After having refreshed ourselves in the morning, we started on our first real Kiwi-hunt. We took a course down the side of the gully and were soon in a perfect labyrinth of supplejack (Rhipogonum scandens). These vines hung from the trees, ran along the ground, twisted around each other and crossed and recrossed, forming the most complete Chinese puzzle one could imagine, and so interlacing the underwood together that it was a matter of extreme difficulty to get through it even at a slow pace. Then when the little dogs took up the scent and disappeared down the gully it became necessary to follow quickly in the direction their bells indicated, so as to be “in at the death;” and then the hunt became as exciting as it was difficult—the kareao catching the feet and tripping one up or striking painfully across the shins—and so up and down, now swinging by a vine, now pushing on all fours through the tangle; forcing one’s way through clumps of kiekie and dense beds of Lomaria down into the bottom of the ravine; then, as the scent led upwards, following the tinkling bells (the dogs being out of sight) up the tangled slope again, the course sometimes forming a complete circuit of the “field” and representing the erratic wanderings of the Kiwi upon the feeding-ground the night before. Heated, out of breath, scratched in the face and hands, and with our shins aching from repeated contact with the kareao-vines, every now and then we halted to ascertain by the sound of the bells the position of the dogs, and then, full of excitement, resumed our novel chase again. At length, just beside a rough track on the hillside, our dogs ran their quarry to earth, and began to tear with their paws at the opening to the “rua-kiwi.” Calling the dogs off and closing in upon the spot, we drew from the cavity a fine male Kiwi, and then two vigorous young birds, all unharmed but evidently much scared and striking boldly with their claws. Our captives were soon secured in a Maori ket and we sat down to rest for a short time before taking up the scent again. I put my arm far down into the cavity and found that although the rounded entrance was just large enough to admit the bird, the chamber opened out inside, extending diagonally to a depth of about two feet, and wide enough at the bottom for the accommodation of two full-grown birds. I drew out the nest-materials, consisting of shreds of kiekie-leaves and other dry litter, mixed with Kiwi-feathers.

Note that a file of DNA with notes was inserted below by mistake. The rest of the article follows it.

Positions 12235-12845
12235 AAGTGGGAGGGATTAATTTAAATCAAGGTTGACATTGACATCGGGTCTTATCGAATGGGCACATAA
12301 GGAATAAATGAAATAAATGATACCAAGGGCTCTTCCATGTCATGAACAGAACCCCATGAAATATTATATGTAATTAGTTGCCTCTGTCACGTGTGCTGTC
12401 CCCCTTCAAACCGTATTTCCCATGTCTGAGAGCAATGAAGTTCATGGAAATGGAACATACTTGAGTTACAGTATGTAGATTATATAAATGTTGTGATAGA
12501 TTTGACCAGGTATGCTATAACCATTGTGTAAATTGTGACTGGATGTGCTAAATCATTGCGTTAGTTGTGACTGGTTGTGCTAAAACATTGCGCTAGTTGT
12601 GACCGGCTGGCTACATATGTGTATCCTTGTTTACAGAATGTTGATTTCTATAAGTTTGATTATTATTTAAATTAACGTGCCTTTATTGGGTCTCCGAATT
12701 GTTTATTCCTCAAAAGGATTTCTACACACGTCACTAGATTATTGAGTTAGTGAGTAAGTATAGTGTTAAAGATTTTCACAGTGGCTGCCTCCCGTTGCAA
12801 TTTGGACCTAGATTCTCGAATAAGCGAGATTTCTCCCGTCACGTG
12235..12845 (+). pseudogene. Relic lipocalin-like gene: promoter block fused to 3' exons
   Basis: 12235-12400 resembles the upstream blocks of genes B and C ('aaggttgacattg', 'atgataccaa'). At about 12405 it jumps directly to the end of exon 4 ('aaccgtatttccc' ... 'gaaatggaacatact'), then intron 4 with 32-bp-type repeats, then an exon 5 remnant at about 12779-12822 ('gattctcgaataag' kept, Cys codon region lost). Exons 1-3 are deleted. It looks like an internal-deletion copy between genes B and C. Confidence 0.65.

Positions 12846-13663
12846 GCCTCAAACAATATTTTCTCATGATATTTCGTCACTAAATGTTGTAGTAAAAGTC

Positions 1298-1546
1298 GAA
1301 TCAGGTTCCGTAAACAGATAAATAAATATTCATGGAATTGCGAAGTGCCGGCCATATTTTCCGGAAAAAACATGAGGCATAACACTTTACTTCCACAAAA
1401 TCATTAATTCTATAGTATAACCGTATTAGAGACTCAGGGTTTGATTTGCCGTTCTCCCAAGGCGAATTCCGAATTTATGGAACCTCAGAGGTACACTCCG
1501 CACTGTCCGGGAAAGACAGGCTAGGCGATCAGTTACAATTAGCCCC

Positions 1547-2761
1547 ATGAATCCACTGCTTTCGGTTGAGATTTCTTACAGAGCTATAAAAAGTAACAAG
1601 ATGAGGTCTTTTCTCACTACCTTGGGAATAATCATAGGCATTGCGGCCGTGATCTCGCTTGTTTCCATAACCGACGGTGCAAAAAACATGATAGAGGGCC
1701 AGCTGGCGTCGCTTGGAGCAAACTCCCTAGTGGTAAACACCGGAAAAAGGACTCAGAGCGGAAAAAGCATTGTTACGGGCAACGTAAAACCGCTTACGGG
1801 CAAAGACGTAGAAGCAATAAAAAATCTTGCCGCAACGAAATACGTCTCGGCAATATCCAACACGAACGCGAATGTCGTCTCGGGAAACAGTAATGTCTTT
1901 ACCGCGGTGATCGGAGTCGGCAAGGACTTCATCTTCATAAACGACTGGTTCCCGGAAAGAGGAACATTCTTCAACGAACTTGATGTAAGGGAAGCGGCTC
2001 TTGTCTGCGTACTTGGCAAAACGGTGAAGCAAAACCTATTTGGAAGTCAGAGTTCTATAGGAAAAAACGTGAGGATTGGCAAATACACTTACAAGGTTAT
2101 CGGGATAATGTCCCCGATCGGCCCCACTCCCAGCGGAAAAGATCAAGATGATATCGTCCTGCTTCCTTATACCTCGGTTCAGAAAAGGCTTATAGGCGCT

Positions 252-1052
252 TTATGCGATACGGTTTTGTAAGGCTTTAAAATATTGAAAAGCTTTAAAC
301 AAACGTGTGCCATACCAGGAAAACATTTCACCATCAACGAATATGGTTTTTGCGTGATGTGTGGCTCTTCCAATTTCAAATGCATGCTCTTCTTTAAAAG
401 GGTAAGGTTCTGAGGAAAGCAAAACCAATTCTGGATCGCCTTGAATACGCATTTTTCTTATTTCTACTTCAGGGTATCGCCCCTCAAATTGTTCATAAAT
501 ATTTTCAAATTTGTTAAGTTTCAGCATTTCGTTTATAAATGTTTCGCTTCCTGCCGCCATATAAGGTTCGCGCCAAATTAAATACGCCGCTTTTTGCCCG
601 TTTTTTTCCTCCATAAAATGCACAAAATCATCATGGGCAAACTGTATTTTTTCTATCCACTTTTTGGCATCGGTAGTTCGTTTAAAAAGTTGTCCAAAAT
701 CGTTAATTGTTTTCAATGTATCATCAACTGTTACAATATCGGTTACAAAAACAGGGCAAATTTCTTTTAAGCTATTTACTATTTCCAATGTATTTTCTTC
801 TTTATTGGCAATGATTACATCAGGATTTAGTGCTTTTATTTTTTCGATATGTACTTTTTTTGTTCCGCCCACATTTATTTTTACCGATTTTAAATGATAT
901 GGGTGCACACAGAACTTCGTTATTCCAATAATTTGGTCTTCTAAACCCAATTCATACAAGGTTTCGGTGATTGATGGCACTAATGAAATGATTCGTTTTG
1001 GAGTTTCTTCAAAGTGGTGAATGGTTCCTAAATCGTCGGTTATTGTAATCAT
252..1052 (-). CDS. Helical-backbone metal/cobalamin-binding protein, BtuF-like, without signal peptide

We had not to hunt long before we came upon another bird, a fine adult female and presumably the mate of the one we had just caught. She had taken refuge in a cavity under a rata-root and one of the dogs, having unfortunately slipped his muzzle, killed the bird by breaking her neck. Other captures followed and the aggregate result of the first day’s hunt was ten Kiwis, of all ages, and one splendid egg*. The ground traversed by us during this hunt and extending over many miles gave

* For the information of collectors it may be mentioned that as soon as the bird is killed it is advisable to hang it up by the bill, not the legs, otherwise the extremely fine network of blood-vessels towards the nostrils become surcharged, and the bill, losing its whitish horn-colour, becomes first rosy and then dark brown. It is undesirable also to kill the bird by compression, as the same result is apt to follow. I found a drop of prussic acid placed in the gullet the safest and most expeditious mode of treatment.

page 318 evidence everywhere of the presence of Kiwis by their borings in quest of food. These were very numerous in all suitable localities and were of all sizes, assuming in soft ground the appearance of deep funnels with a circular opening four inches or more in diameter, being thus formed by the rotatory action of the bill in its search for the hidden food. The ground seems admirably adapted for this purpose, consisting of a brown vegetable mould. It is easily worked, and, as I ascertained by digging, this earth teems with annelids and insect life of various kinds.

Not far from our camp there was an ancient rata tree—its age extending to many hundreds of years—its hollow trunk bound round with huge cables of aka, and holding in its hoary arms tons of Astelia and other parasitic plants. One of our natives set fire to this tree near the base. The accumulation of dry vegetable substances soon ignited, and the flames ascended the hollow trunk with a roar like that from a steamer’s boiler. All day long this monarch of the forest burned fiercely, sending up a column of smoke visible many miles away on the Waikato plains. During the night we were all startled from our sleep by the fall of this burning tree, which came down with a terrific crash carrying everything before it. We had just time to turn out of our blankets and witness a “display of fireworks” compared with which the Crystal Palace exhibition is mere child’s play!

In the early part of the night we heard the shrill cry of a Kiwi—a prolonged whistle slightly ascending and descending (whence the native name)—and when it was sufficiently light our natives went out with the dogs and brought in an adult female and two young ones. These were found together in one hole. The mate was no doubt one of those obtained in the same locality on the previous day.